After a couple of weeks of intensive handling, the bit is introduced (with tasty molasses!), and now double reins are introduced (one to a leather noseband and one to the snaffle). Another week or two in the round pen on the bit, after the horse is taught that he is being allowed to stop (instead of commanded), he knows the one-rein stop, and understands transitions, he is taken to the trails to be ridden alone -- no other horses with him.
This teaches him to think for himself, as opposed to just learning to react. He learns that he can trust his rider, that he can be courageous in the face of his perceived danger, that he can cross creeks, step over logs, encounter deer, squirrel, rabbits, motors, bicycles, etc. He learns to pace himself and not use up all his energy at the beginning of the day, and he learns to hydrate along the trail. He learns to gait perfectly without the distraction of the stress of other horses, feeling like he needs to be where they are. When his gait is fast enough to keep up with his peers, he is then taken on group rides and taught to ride at the back, in the middle, and at the front, all on a loose rein. He is taught that he should not panic when he is ridden a lot further back from the group, leaving the group and then rejoining. He is being trained to canter on both leads along the way, but that if asked, he should not increase his gait even though the other horses are getting ahead on the trail.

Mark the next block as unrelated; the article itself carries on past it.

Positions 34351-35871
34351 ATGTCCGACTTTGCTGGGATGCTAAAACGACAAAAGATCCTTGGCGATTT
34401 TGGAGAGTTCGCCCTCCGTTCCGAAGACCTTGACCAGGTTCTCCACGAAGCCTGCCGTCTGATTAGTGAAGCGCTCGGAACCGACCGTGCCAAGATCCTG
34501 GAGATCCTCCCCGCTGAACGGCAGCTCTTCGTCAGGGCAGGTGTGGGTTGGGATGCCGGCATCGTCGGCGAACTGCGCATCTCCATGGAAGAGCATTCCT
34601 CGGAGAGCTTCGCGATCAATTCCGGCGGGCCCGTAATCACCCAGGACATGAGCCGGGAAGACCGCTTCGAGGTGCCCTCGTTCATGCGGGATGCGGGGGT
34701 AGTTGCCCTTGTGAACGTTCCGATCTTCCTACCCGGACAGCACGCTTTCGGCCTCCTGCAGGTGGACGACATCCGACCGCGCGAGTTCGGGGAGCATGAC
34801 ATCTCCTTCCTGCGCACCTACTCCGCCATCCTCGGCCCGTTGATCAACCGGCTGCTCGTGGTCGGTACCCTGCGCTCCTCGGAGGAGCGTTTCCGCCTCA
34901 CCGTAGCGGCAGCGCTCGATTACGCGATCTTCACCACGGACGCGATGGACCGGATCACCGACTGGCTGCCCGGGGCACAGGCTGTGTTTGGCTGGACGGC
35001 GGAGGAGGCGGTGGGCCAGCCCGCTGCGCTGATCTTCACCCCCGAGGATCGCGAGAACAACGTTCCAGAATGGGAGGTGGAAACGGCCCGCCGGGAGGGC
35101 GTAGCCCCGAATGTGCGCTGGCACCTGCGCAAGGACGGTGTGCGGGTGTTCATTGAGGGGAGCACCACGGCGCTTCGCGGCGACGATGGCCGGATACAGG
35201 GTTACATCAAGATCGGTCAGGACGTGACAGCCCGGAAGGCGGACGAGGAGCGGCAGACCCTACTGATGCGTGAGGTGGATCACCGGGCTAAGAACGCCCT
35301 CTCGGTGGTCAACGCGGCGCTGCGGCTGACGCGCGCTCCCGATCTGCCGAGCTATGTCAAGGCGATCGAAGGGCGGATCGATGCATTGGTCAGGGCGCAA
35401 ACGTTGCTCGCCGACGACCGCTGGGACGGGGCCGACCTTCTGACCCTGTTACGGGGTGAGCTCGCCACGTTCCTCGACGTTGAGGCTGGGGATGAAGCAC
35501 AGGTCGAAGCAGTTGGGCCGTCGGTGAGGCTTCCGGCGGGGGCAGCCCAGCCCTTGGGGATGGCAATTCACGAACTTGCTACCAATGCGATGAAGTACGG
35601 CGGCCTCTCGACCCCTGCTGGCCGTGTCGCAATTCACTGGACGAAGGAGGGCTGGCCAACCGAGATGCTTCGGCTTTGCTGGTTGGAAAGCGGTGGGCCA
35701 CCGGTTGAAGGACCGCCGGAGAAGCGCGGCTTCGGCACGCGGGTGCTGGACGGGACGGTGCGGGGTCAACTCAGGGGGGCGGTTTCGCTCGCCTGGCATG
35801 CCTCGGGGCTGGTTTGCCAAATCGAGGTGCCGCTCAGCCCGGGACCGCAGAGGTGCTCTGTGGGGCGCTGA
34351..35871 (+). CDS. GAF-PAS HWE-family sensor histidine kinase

Next comes Highway 101, where he learns to tolerate busy traffic, dogs, 4-wheelers, garbage cans, whatever scary obstacles he can be exposed to.
All along the way, the goal is to get him to round his back, break at the poll and tuck his nose, drive his hindquarters forward and have a perfect four-beat gait with loose reins, light touch and all while BAREFOOT!
Now, this pleasure prospect is hauled to camping trips across the nation, on a never-ending education! Sweet Tater has already made several trips to the Angelina Forest and many more ahead. So far, this sweetheart grey Tennessee Walking Horse gelding is right on schedule for a diploma . . . stay tuned!
Practicing his reining patterns in the back pasture on 3/23/09 on the noseband/snaffle -- no shank yet.
Still has a lot of filling out and maturing to do.
Ground driving on 1/12/09 before the saddle training starts.
No, these are not the same pictures! Yes, he held the same exact stance and expression when being mounted for the first time. We teach them to be mounted from either side.
Long yearling picture -- starting to lose the red and turn grey with dapples.
Incredible, huh? Yep . . . he was born chestnut!!! At right, he is a weanling and starting to show signs of turning grey.
Cloud 9 Walkers
P. O. Box 878
Hardin, Texas 77561-0878
(55 minutes east of Houston)